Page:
A History of St. Bernard’s Church Bacchus Marsh
1874-1974

By Margaret Love

Preface

A centenary is a notable date in any calendar and aprticularly for a building within whose walls so much that is meaningful has taken place.

It has been my privelidge to compile this historical sketch from the information available on thedevelopment of our Church since that unknown date prior to 1850 when Mass was first celebrated in the district. It is as accurate as printed information, memories and my limited ability will allow, and I do hope that some unanswered questions will prompt a more detailed stdy.

I thank, sincerely, all those who have passed on any information to me or helped me in any way at all, particularly Miss Gwyn Moore of the Bacchus Marsh and District Historical Society whoe assistance has been invaluable. I acknowledge, with gratitude, the information made available by Fr. J. Keaney, Chairman of the Melbourne Diocesan Historical Commission and also the information culled from the Express files.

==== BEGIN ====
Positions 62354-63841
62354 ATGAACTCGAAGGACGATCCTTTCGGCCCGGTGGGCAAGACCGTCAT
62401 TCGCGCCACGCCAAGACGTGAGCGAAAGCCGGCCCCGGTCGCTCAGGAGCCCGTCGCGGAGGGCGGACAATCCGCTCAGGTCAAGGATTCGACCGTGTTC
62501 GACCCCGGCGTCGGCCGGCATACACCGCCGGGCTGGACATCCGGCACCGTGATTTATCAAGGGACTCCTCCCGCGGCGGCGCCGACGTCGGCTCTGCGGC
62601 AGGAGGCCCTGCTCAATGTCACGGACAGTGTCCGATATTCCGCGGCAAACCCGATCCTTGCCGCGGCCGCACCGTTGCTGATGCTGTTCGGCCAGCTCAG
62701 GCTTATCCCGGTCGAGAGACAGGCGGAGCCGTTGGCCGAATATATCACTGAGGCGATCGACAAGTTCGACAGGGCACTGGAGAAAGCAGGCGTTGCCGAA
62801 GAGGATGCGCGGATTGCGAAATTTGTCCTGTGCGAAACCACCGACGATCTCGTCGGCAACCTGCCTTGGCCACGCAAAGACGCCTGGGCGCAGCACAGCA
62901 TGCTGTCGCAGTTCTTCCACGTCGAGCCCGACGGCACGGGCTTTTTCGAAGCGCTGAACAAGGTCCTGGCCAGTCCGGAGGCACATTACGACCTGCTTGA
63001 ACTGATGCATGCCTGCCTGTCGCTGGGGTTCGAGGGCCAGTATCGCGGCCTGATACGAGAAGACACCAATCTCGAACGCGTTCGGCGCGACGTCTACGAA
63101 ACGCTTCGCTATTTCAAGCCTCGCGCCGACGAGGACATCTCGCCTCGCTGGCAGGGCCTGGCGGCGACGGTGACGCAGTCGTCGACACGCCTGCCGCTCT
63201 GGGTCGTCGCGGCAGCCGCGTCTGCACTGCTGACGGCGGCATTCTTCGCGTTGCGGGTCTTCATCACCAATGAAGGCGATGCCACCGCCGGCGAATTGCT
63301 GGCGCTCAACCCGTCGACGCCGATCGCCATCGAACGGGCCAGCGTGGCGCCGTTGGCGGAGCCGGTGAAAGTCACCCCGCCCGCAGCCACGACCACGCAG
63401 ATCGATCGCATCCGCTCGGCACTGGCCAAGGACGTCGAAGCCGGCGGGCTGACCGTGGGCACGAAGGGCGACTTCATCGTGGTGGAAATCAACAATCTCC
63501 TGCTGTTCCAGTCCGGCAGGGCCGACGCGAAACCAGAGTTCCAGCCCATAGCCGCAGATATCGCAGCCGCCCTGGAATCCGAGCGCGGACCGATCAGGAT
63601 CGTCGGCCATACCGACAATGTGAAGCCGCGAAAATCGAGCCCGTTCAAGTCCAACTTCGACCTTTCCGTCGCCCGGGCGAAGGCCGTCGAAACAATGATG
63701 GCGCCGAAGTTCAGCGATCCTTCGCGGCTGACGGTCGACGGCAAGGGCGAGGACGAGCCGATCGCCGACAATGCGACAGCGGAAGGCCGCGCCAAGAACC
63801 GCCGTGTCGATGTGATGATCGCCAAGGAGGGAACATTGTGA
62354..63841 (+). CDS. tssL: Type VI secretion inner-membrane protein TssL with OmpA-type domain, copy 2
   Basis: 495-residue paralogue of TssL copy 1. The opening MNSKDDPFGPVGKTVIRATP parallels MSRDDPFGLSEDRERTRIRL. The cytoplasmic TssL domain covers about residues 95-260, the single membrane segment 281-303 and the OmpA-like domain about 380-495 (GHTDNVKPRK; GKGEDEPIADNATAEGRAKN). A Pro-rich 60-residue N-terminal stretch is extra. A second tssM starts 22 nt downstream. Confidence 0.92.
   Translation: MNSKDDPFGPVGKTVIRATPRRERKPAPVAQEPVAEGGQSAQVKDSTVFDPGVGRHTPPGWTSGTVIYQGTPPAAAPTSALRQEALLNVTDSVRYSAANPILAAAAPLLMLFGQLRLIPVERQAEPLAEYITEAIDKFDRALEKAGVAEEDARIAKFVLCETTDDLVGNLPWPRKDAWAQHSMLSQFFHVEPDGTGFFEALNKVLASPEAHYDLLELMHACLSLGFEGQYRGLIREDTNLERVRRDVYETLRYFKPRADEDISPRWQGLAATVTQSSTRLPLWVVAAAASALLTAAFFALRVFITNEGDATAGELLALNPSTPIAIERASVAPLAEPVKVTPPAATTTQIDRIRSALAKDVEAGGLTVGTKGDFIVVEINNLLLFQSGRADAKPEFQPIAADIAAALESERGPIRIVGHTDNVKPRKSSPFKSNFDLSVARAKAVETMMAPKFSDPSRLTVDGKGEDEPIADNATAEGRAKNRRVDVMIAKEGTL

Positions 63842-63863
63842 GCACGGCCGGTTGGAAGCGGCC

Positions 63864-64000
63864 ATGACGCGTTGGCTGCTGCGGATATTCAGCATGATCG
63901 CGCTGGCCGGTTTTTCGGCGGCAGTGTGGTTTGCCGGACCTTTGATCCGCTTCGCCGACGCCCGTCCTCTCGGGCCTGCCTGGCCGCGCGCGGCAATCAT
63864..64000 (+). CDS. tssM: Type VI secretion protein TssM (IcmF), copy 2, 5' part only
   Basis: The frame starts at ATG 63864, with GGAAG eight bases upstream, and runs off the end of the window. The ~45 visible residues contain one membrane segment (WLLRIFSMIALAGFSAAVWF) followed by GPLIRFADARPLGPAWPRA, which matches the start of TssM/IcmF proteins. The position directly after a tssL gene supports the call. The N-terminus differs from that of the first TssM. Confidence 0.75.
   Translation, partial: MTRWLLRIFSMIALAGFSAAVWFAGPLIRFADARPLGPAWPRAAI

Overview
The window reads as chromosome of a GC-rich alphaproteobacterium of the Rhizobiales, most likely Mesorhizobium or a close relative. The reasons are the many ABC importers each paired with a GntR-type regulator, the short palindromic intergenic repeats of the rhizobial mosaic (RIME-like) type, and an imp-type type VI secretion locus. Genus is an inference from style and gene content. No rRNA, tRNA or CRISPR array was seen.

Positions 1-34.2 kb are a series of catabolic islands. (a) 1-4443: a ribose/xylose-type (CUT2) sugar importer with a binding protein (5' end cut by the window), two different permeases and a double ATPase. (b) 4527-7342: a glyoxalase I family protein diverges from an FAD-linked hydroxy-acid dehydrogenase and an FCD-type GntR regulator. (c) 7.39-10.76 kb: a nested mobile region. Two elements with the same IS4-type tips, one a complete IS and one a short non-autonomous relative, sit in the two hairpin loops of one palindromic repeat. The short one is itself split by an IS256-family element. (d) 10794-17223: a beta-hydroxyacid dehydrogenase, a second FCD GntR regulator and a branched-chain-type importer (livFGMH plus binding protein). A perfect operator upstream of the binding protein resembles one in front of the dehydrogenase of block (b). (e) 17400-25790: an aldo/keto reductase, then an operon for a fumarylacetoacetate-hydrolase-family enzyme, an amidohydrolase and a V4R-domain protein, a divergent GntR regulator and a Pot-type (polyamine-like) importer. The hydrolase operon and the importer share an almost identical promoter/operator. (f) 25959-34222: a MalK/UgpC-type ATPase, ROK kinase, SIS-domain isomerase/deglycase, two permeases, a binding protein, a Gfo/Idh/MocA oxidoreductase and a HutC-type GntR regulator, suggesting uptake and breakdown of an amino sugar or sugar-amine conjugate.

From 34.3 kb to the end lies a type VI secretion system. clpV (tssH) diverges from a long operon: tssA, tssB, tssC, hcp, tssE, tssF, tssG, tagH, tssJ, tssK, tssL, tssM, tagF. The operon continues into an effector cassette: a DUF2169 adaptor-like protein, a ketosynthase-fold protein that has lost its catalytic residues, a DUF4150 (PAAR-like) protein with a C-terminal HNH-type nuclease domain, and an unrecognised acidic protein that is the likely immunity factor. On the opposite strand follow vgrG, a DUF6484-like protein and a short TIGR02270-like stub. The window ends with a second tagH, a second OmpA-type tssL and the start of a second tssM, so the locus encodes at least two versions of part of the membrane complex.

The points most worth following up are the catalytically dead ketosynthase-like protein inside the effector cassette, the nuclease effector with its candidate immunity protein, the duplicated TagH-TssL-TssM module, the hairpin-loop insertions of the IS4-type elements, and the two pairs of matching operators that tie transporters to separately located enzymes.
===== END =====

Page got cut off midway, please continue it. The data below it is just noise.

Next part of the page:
Finally I am grateful to my husband, Brendan, and two small sons for their special help and patience during the past few months.

Margaret Love

The Pioneering Years (1850-1886)

The 1841 census of Bourke shows that there were only fourteen Catholics out of a population of 112 in the area which extended from the Upper Werribee to the Pennyroyal Creek (Melton). The only named Catholics then were W. and G. Pyke, Pennyroyal Creek.

Some early Catholics whose names and arrival dates are known were Michael and John Egan and James Mahoney and son Cornelius who all arrived in 1844. The exact time of John Leahy’s arrival is not known, but he is listed as a farmer at ‘Springfield’, Bacchus Marsh in Kerr’s Almanac in 1847. It is thought that John Connell arrived from Ballan in 1851. His daughter, Mrs. Catherine Darragh of Ballan was born at Bradshaw’s Creek in 1849. John Leahy, John and Michael Egan purchased portion nine of the Parish of Merrimu in 1846.